AIDS Blood Screens: Chapters 2 and 3

Article excerpt

AIDS Blood Screens: Chapters 2 and 3

In March 1985, the U.S. Food and Drug Administration approved the marketing of several blood screens that detect antibodies to the AIDS virus. The nation's blood banks immediately began screening donated blood and pulling positive units from their shelves. The screens have been credited with halting new infections from blood or blood products.

But while the tests are very sensitive--they identify just about all contaminated blood--they also have their problems:

* They give positive results for some blood that would not transmit AIDS. In fact, says Max Essex, an AIDS researcher at Harvard University, "Ninety to 95 percent of the people who test positive don't really have the virus." Inclded in this group are people who test positive because they have other cross-reactive antibodies, unrelated to the AIDS virus.

* Of the apparently healthy "true positives" it does identify, the type of screen used today does not pinpoint which people will go on to develop aIDS within five years--a fate that will befall an estimated 20 to 30 percent of them, according to the Centers for Disease Control in Atlanta.

* A small number of people whose tests come up negative actually have AIDS virus in their blood, and at least one person has contracted the virus from an "antibody-negative" donor.

In the wake of such difficulties, researchers and industry have been searching for a second-generation blood screen, and several are expected to be approved by the Food and Drug Administration (FDA) in the next few months. While the second-generation tests, like the first generation, detect antibodies rather than the virus itself, they are more specific and less prone to false positives.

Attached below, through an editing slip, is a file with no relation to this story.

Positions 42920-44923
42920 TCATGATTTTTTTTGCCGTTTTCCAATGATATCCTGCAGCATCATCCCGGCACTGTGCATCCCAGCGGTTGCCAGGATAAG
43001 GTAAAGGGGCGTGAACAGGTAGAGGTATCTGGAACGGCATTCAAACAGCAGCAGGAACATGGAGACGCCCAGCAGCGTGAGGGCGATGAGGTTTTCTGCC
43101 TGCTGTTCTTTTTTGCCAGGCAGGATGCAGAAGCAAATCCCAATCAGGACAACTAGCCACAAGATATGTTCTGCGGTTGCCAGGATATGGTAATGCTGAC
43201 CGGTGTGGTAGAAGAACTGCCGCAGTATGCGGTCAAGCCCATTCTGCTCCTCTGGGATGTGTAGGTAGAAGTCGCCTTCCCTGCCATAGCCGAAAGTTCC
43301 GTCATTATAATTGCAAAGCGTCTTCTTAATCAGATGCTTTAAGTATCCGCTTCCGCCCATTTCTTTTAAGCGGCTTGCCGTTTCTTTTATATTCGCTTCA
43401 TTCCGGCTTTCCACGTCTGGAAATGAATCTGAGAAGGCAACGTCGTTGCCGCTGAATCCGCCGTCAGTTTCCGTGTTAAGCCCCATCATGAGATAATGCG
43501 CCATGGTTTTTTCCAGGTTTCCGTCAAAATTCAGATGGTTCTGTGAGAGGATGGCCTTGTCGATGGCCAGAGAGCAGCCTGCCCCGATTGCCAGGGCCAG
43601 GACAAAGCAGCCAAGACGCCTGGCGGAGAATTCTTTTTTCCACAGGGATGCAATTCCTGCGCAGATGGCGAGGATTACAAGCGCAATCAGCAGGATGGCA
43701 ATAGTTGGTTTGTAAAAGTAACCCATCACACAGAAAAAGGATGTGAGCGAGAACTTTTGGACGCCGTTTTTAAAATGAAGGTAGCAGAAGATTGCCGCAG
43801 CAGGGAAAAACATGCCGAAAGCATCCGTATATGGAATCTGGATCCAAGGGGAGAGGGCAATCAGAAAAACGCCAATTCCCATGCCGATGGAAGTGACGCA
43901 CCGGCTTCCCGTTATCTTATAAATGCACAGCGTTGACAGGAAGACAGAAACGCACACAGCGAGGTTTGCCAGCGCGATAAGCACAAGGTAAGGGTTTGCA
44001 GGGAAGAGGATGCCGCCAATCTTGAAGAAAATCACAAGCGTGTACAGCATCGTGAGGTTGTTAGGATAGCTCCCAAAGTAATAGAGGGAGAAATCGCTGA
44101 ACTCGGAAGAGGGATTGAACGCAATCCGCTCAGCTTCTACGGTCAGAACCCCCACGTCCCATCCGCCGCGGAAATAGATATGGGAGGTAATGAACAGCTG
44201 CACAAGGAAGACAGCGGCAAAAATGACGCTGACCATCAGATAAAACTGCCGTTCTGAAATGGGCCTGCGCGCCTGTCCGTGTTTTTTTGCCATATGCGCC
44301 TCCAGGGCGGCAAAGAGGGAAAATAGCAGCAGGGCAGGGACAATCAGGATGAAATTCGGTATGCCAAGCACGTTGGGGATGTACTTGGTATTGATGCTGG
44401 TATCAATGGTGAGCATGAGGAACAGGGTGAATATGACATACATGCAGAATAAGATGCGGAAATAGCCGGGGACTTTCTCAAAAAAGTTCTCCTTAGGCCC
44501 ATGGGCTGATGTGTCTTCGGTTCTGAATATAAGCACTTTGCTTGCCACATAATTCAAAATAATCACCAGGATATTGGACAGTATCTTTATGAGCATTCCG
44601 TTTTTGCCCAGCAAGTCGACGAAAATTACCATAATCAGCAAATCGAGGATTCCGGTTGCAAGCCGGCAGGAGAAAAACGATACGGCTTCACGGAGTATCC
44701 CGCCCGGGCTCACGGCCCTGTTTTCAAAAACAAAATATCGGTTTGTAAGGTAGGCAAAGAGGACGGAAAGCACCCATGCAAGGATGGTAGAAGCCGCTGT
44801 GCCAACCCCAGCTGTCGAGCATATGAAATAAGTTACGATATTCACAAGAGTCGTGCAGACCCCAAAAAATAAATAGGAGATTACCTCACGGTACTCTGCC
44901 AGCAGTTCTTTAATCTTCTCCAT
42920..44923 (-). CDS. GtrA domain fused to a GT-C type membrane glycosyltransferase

Unfortunately, they won't be any better than the first-generation tests at picking out people who harbor the virus but have not raised antibodies against it. To detect these antibody-negative, virus-positive people will take third-generation tests that hunt for the virus itself. Such tests are already being developed by several companies.

The blood screens are the first practical application of AIDS laboratory research. Since there is as yet no cure for AIDS, screening blood, sticking to safe sexual practices and avoiding intravenous drug abuse are the only steps that can be taken against the syndrome.

The American Red Cross, while following the development of the second-and third-generation screens, is expressing confidence in the sensitivity of the current antibody screen despite its problems. "Since the initiation of the screen there has not been a report of any transfusion-associated AIDS," says Joseph O'Malley, a medical specialist at the American Red Cross in Washington, D.C., "although recently there has been one case of seroconversion [development of antibodies]."

The seroconversion, detailed in the June 20 MORBIDITY AND MORTALITY WEEKLY REPORT, occrred in a 60-year-old man who had received blood during surgery in August 1985. The blood, which had tested negative, came from a donor who had had homosexual relations with one partner; a blood sample taken several months after the donation that caused the seroconversion tested positive. "The blood was [initially] non-reactive due to the fact that the donor was in a 'window' period between infection and seroconversion," says O'Malley. "As a homosexual, the individual should not have donated blood. The only way around a case like this is to develop a test for the virus itself."

Both the first-and second-generation screens are ELISAs, enzyme-linked immunosorbent assays. They are augmenting the crude screening--simply requesting that members of high-risk groups not donate blood--on which blood banks had been depending.

In an ELISA, the blood is added to small wells containing bits of the AIDS virus, which was previously known as HTLV-III or LAV-I, but has been recently designated HIV (human immunodeficiency virus) by an international committee of virologists. …